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‘War on Everyone’ SXSW Review: This One’s For You, Misanthropic, Bitter Assholes

By Rebecca Pahle | Film | March 24, 2016 | Comments ()

By Rebecca Pahle | Film | March 24, 2016 |


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Do you want to see a dark comedy that opens with corrupt cops Alexander Skarsgard and Michael Pena running over a mime? Do I even need to ask you that question? Pretty sure I had you at “Alexander Skarsgard and Michael Pena.”

Fine. In case you need more information, War on Everyone is written and directed by John Michael McDonagh, whose previous films are Calvary and The Guard. Both excellent. Both starring Brendan Gleeson. (If you haven’t seen Calvary, SEE CALVARY. It features Domhnall Gleeson in a small role back when he was kindasorta in the “Take Your Son to Work Day” phase of his career. He plays a serial killer convict and is absolutely chilling.) John Michael McDonagh is, incidentally, the brother of director/playwright Michael McDonagh, the man responsible for Seven Psychopaths and Pajiba favorite In Bruges. I bring that up because if you like the fat people scene in Bruges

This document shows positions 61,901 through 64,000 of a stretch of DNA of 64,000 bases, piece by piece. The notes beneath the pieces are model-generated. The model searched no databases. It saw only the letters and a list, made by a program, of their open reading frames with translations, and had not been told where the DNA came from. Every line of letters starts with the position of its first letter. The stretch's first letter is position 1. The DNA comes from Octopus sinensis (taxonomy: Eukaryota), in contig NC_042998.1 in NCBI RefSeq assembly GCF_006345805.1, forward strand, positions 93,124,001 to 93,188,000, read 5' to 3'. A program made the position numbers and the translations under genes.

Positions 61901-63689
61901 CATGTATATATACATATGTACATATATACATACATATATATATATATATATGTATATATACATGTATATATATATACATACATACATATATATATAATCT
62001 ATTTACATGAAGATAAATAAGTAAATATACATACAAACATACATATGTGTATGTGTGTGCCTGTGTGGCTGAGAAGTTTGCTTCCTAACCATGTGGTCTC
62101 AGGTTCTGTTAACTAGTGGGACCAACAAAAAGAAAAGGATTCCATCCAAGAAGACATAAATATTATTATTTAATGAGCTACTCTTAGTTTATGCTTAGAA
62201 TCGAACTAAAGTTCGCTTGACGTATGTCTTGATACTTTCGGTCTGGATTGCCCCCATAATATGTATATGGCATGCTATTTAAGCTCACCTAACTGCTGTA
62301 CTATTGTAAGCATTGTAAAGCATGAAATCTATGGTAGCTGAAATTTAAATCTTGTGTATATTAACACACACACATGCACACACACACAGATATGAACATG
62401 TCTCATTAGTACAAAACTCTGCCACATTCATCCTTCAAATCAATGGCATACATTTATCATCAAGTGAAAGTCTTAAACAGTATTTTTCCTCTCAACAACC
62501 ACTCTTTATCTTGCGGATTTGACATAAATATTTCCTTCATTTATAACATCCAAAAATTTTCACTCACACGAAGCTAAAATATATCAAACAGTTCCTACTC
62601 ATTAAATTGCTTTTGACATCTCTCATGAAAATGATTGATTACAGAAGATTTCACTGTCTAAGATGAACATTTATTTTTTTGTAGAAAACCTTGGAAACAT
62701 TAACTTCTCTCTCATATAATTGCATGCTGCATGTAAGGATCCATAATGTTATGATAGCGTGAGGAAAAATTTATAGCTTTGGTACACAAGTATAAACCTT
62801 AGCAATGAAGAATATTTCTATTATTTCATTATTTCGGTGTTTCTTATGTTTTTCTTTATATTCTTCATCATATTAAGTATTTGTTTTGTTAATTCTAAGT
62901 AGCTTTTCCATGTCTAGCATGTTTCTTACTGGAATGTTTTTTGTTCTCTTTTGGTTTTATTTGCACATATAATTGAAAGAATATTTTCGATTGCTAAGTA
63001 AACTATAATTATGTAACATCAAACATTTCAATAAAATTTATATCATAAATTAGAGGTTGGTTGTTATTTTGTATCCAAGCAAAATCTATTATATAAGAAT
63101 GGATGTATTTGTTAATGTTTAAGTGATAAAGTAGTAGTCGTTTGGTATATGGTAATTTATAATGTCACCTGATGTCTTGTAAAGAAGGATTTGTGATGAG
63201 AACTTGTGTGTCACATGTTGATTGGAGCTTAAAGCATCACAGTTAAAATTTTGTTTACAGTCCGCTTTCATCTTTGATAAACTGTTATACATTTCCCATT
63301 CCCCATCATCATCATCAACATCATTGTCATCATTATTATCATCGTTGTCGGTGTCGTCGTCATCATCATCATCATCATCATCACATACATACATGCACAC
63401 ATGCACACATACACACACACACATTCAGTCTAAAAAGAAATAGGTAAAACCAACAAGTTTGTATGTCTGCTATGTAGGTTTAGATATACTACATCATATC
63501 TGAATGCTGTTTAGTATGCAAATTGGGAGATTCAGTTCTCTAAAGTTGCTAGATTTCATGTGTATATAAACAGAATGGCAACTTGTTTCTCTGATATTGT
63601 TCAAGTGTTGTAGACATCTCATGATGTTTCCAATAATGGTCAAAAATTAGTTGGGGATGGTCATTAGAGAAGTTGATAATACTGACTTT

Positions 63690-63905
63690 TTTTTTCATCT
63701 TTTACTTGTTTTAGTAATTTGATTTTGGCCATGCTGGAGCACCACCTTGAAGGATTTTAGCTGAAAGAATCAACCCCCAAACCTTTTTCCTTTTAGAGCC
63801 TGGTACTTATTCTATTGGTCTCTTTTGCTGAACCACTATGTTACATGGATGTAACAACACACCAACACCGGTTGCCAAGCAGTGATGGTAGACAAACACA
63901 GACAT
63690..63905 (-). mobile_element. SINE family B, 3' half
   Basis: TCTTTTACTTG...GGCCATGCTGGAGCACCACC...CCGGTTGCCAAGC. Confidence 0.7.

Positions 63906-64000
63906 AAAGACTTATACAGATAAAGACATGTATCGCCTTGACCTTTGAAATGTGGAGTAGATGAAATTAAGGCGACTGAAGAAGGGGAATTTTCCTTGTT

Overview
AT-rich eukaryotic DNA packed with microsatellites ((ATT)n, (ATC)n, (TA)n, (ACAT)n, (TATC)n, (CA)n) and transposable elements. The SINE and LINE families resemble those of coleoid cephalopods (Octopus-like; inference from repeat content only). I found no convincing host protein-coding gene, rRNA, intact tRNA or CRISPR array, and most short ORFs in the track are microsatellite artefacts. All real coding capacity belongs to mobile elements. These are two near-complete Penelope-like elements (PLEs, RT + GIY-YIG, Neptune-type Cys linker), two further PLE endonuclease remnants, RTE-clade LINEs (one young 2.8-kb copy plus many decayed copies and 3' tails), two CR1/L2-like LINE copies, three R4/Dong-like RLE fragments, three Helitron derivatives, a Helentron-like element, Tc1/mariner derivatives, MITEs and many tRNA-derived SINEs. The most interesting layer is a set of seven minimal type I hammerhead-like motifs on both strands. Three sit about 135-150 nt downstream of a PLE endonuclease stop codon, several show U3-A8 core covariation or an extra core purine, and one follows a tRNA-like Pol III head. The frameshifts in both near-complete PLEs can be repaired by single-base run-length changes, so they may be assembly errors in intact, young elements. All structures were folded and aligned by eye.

…you will probably like War on Everyone, too. The humor is, in a word, “offensive,” with Terry (Skarsgard) and Bob (Pena) making jokes at everyone’s expense. In a SXSW post-screening Q&A, McDonagh described War on Everyone as a sort of revisionist, modern-day Western, and it’s a label that makes sense. Terry and Bob are a send-up of the dick-swingin’, machismo-obsessed cop stereotype, and War on Everyone never shies away from the fact that they are both horrible people. To wit:

The movie lives or dies on Skarsgard and Pena’s chemistry—the plot, shaggy and meandering as it is (there’s some sort of a heist gone wrong and a porn studio and also horses maybe?), basically serving as the framework for them to run around Albuquerque behaving like assholes. Luckily, they’re really good at it, and they have a natural rapport.

Another standout is Caleb Landry Jones as the sleazy, swaggering right-hand man to Theo James’ main villain character. Theo James is… present. He’s better than he is in Allegiant. That’s what I got. Tessa Thompson is also there as The Girl, a role that doesn’t give her a ton to do aside from frolic in skimpy outfits. She and Skarsgard do have a dance number to Glen Campbell’s “Rhinestone Cowboy,” though, which is pretty sweet. Top that, The Legend of Tarzan.


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